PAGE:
Sunday, October 4, marks the 50th anniversary of the death of Janis Joplin, the legendary singer whose passionate, blues-rock style has gone on to influence generations of female artists, including Stevie Nicks, Heart‘s Ann Wilson, Melissa Etheridge and Pink.
Joplin, who struggled with addictions to both heroin and alcohol, was found dead in a Los Angeles hotel room from an accidental heroin overdose. She was 27.
Janis came to fame as the lead singer for Big Brother and the Holding Company, joining the San Francisco group in 1966. She and the group made their mark at the 1967 Moterey Pop festival, where Joplin wowed the crowds with her intense performance and raspy, emotioned-filled voice. Janis’ talent was so outstanding that Vogue magazine declared her “the most staggering leading woman in rock.”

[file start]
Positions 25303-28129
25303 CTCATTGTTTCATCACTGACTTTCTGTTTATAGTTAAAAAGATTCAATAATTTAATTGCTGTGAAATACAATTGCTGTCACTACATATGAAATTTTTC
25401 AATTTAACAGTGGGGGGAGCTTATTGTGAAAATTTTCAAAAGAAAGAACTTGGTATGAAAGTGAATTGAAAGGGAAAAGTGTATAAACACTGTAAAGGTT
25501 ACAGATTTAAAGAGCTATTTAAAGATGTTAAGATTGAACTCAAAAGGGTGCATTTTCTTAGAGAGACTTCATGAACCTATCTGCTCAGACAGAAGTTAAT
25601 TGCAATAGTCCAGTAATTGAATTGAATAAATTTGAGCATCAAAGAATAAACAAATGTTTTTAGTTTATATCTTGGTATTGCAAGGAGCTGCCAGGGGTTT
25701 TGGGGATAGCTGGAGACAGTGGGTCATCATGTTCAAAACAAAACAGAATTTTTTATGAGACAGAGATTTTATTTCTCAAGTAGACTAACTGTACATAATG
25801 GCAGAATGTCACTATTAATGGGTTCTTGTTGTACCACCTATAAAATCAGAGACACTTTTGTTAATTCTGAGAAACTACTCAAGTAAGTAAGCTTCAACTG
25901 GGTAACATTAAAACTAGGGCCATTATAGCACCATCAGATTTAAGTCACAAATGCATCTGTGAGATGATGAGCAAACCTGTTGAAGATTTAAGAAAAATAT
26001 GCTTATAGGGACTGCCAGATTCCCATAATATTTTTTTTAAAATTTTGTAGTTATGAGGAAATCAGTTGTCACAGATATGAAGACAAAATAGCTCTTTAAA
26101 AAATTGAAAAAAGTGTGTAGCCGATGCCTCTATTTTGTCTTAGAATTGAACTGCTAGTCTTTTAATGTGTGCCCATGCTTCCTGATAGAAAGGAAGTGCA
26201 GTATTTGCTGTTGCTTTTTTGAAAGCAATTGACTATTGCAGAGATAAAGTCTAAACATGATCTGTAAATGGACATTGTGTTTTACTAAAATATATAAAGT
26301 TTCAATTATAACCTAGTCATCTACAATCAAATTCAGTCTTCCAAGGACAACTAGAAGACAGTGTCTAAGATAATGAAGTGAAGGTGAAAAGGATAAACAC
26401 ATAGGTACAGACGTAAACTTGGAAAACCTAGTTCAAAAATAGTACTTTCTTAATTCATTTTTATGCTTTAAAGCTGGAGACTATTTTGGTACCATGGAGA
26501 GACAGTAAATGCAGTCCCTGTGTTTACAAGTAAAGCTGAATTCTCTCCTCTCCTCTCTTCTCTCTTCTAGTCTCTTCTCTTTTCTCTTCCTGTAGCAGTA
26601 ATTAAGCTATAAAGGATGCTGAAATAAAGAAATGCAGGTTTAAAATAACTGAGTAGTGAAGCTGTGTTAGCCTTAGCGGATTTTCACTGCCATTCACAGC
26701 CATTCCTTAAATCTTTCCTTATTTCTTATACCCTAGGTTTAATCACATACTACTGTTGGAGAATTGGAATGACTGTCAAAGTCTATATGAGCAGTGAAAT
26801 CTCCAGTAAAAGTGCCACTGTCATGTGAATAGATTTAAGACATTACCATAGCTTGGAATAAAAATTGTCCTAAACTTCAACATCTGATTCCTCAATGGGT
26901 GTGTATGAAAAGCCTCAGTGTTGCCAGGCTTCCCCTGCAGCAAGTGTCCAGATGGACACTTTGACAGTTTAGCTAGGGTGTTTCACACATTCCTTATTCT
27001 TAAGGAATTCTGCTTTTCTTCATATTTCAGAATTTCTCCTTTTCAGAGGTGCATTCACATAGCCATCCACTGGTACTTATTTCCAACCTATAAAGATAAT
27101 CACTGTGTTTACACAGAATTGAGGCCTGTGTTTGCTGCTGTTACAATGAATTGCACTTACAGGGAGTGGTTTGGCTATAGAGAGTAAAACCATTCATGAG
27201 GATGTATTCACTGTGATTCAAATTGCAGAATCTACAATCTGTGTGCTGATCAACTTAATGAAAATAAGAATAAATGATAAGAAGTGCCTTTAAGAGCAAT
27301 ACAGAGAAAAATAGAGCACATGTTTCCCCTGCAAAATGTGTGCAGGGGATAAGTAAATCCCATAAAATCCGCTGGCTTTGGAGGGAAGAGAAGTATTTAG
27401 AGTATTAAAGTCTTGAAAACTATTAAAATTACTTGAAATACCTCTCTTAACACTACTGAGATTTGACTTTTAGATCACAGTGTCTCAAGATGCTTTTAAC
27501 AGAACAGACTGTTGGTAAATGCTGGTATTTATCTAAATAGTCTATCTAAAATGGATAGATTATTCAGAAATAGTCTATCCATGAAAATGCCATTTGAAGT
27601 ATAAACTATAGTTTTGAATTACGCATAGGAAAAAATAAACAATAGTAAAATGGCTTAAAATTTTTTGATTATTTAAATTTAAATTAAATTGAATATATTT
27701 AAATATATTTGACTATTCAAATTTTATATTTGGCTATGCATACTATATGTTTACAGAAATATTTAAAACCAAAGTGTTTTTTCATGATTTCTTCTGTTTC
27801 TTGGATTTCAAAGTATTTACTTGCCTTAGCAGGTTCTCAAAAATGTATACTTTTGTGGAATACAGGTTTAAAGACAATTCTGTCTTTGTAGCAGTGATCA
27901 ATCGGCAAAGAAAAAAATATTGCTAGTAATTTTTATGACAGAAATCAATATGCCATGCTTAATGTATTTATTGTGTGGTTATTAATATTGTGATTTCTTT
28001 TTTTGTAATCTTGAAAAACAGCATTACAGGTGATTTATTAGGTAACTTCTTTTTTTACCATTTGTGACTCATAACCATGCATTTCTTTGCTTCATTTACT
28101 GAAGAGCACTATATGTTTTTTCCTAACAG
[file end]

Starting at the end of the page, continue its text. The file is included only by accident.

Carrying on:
Big Brother and the Holding Company broke through with their second album, Cheap Thrills, which topped the Billboard 200 chart and included the enduring hit “Piece of My Heart.”
After Joplin left that band in 1968, she started a new group, The Kozmic Blues Band. Following a legendary performance at the Woodstock festival in 1969, the group broke up, and Janis put together another one, The Full Tilt Boogie Band.
Joplin’s final studio album, Pearl, was posthumously released in 1971. It became her most successful album, reaching the top of the Billboard chart, and featuring the #1 hit “Me & Bobby McGee.”
Janis was inducted into the Rock & Roll Hall of Fame in 1995, and received a Grammy Lifetime Achievement Award in 2005. In 2013, she was honored with a star on the Hollywood Walk of Fame.
By Matt Friedlander
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